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Offshore Wind Energy
Offshore Wind Energy

Offshore Wind Energy

Global Offshore Wind 2016 Conference, Manchester 21-22 June. Read more

Offshore Wind

The UK has been the world leader in offshore wind since October 2008, with as much capacity already installed as the rest of the world combined.

Offshore Wind Energy Figures

  1. Projects


  2. Turbines


  3. Offshore Capacity (MW)


The total offshore generating capacity in UK waters provides almost 15 terawatt-hours (TWh) of electricity annually, equivalent to the electricity consumption of over 3 and a half million homes.

In addition to the capacity already installed a further 14.3GW is either in construction or has planning approval, and a further 3GW is in the planning system.

Industry projections see a total of around 6GW of capacity installed by 2016 and around 10GW installed by 2020, by which point offshore wind will supply between 8 and 10 per cent of the UK’s electricity annually.

Employment growth in the sector has been substantial since the numbers were first sourced in 2008 and now stands at around 6,830 full time employees.

Development Rounds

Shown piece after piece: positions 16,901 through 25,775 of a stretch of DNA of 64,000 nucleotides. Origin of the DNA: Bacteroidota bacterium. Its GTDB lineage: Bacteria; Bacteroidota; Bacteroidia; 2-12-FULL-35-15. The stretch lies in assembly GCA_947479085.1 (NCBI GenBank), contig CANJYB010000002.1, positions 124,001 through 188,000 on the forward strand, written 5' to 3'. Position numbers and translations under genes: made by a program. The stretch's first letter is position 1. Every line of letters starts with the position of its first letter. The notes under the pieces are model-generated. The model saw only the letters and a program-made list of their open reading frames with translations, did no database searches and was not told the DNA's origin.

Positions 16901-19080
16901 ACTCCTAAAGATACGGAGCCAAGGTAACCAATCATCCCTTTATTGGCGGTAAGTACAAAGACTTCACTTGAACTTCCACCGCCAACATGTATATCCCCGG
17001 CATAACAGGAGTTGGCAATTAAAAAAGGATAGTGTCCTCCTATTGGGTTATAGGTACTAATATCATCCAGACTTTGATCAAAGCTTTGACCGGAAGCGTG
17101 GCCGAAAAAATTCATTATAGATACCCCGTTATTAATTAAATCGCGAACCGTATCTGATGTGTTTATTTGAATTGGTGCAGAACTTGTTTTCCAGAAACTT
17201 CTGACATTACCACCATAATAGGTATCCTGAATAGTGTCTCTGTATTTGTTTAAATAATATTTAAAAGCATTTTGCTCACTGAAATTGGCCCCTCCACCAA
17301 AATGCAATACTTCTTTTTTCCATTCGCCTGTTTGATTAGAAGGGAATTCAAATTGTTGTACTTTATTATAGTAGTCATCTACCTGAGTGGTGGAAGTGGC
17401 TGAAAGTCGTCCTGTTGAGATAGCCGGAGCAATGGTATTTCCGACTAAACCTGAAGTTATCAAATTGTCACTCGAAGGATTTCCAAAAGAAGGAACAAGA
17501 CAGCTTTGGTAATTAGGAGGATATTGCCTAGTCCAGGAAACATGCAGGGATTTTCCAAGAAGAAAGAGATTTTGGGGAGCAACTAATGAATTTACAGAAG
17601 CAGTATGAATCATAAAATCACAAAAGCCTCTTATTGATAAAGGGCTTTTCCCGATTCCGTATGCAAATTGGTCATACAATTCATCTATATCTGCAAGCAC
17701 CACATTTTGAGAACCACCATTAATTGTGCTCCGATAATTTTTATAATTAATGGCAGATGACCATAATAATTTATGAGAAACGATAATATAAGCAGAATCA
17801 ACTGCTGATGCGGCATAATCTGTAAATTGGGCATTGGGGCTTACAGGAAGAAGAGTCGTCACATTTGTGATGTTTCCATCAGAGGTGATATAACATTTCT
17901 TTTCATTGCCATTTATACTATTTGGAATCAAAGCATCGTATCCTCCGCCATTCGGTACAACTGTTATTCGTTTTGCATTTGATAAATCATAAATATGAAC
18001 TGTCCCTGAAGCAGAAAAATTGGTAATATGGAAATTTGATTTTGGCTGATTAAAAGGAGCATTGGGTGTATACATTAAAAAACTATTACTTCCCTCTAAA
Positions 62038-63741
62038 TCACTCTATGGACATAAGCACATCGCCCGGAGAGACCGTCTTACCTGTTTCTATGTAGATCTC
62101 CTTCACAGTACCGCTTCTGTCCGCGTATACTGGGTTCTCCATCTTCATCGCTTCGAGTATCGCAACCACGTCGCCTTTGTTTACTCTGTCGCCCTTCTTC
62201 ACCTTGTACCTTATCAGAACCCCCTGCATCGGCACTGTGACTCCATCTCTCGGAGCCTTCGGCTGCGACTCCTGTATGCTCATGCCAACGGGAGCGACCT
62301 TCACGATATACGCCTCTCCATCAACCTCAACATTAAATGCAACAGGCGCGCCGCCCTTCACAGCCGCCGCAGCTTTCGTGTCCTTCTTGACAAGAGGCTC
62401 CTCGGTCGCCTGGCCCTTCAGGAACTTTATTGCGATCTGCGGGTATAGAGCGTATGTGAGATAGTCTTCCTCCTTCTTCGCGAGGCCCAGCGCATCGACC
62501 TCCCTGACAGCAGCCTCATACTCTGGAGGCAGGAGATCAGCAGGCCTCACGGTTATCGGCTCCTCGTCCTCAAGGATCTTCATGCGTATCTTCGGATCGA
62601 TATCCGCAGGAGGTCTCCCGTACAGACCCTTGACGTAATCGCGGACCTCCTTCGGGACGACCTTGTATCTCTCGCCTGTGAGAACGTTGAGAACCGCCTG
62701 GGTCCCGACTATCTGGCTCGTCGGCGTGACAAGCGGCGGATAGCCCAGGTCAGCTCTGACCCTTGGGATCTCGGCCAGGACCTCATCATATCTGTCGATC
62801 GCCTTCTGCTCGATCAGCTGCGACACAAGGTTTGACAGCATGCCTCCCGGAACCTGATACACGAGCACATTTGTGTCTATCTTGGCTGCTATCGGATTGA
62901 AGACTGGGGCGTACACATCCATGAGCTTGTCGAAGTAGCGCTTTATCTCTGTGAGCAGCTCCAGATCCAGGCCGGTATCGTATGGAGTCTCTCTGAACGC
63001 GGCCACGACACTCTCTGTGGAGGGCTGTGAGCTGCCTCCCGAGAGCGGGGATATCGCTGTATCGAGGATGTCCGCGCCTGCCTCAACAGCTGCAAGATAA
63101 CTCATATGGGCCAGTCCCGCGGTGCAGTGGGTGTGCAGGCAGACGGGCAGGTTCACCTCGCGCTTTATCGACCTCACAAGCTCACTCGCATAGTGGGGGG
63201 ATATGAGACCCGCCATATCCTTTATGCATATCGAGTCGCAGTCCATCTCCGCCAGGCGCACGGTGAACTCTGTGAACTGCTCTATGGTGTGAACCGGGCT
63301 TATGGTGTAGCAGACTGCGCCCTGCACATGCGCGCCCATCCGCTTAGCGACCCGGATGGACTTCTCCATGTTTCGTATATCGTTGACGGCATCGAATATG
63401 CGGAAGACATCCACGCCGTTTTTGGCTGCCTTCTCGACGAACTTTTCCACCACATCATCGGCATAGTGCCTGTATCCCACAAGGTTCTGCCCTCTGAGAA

The first offshore wind farm in the UK was a near-shore installation in Blyth harbour, north east England, which started operating in 2000.

Since then, the sector has developed with a series of licensing ‘Rounds’ co-ordinated by the Crown Estate, the landlord and owner of the seabed.

Round 1 was launched in 2001 and is now almost complete. It involved 18 sites in England and Wales, and added a potential capacity of 1.5GW.

In 2003, the much larger Round 2 was issued, located further offshore and in deeper waters. It was formed of the three strategic areas; Greater Wash, Greater Thames and Irish Sea and when complete Round 2 will add another 7GW of capacity.

Round 3, released in 2010 is the biggest so far and features nine zones across the UK. The largest, Dogger Bank, has the potential to generate up to 13GW of power and is one of the largest energy projects anywhere in the world. Round 3 is set to enter construction from 2015 onwards and has a total of more than 24GW already leased to developers.

In addition to Rounds 1, 2 and 3, there is a further development programme in Scottish Territorial Waters overseen by the Scottish government providing the potential for over 2.5GW across 4 sites.

View detailed information about development rounds